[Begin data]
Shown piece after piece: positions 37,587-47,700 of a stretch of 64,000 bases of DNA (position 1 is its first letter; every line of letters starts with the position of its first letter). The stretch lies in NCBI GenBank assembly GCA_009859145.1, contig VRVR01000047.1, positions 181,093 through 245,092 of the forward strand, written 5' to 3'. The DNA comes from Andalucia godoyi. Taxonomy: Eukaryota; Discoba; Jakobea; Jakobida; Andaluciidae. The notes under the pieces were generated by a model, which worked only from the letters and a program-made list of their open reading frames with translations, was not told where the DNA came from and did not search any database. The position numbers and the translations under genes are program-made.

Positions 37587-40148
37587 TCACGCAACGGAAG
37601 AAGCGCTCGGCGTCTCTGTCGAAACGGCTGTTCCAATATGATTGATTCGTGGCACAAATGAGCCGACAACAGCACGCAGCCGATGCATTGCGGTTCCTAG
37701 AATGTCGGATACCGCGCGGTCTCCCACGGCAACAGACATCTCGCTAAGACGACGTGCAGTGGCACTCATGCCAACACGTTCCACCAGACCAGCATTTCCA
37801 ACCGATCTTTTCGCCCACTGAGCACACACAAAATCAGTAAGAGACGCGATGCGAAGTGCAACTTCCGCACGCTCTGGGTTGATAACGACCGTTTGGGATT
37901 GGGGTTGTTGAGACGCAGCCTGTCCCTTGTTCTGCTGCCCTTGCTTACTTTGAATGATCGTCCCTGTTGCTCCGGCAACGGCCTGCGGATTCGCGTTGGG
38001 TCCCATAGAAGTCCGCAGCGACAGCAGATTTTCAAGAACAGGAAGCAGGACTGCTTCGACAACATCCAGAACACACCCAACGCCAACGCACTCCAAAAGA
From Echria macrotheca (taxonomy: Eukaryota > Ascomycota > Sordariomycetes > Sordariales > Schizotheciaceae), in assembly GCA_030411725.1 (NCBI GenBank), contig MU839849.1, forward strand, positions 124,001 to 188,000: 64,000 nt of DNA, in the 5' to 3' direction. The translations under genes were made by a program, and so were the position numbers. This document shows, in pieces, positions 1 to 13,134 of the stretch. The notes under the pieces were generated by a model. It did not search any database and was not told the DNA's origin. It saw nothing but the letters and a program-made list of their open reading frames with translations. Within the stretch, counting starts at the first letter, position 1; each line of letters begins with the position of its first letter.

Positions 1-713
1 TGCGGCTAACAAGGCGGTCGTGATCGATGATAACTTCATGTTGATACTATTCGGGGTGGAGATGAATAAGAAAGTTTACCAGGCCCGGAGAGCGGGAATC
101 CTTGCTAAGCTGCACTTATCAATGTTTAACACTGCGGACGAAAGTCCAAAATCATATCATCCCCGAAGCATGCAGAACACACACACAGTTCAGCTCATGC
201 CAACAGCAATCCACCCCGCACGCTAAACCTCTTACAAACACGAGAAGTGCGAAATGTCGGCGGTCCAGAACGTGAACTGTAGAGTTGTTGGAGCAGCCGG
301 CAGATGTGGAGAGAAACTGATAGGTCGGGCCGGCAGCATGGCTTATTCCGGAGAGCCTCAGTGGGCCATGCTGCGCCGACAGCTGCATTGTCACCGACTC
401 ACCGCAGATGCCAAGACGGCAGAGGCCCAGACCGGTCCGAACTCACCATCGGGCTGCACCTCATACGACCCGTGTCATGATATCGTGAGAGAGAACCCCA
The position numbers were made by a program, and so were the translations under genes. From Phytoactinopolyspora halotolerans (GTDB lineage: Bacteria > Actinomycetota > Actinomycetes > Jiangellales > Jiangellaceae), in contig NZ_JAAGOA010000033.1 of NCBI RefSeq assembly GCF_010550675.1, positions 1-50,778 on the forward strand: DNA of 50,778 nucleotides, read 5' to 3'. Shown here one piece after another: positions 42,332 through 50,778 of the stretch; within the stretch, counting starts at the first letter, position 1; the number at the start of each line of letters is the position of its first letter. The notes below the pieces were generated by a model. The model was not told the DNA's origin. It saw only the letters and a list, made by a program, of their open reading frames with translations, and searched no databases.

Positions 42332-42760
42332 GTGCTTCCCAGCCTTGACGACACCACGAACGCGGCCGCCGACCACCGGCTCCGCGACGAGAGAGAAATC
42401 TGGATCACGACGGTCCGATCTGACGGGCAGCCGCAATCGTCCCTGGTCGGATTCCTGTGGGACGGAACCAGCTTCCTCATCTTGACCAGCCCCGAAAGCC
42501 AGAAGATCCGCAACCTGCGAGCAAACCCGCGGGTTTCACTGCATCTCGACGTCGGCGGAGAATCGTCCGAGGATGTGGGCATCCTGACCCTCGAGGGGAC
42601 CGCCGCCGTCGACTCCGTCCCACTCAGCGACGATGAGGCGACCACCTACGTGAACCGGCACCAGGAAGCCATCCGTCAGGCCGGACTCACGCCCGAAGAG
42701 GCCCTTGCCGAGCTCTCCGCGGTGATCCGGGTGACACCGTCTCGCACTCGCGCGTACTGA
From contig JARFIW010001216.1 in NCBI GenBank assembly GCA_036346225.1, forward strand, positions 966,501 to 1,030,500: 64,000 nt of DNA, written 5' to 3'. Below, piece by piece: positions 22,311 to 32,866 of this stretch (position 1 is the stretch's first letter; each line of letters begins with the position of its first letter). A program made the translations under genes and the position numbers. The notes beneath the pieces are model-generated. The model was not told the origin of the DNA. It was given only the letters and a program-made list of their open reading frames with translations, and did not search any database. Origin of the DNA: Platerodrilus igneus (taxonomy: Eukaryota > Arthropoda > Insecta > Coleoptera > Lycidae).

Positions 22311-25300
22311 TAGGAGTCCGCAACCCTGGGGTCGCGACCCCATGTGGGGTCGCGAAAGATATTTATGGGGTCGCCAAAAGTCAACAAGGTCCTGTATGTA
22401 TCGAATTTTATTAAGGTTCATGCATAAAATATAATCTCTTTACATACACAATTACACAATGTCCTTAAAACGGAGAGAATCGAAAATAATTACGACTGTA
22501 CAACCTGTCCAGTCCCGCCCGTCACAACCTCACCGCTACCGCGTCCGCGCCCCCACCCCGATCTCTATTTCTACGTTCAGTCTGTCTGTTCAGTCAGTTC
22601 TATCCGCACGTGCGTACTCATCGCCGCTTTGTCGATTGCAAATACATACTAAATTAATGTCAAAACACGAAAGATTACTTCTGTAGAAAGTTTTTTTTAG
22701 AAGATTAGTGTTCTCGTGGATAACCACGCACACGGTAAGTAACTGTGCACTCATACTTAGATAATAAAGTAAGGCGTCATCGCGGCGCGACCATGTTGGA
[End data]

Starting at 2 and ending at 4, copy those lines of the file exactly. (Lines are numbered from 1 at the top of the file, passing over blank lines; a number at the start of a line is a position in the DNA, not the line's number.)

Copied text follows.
Positions 37587-40148
37587 TCACGCAACGGAAG
37601 AAGCGCTCGGCGTCTCTGTCGAAACGGCTGTTCCAATATGATTGATTCGTGGCACAAATGAGCCGACAACAGCACGCAGCCGATGCATTGCGGTTCCTAG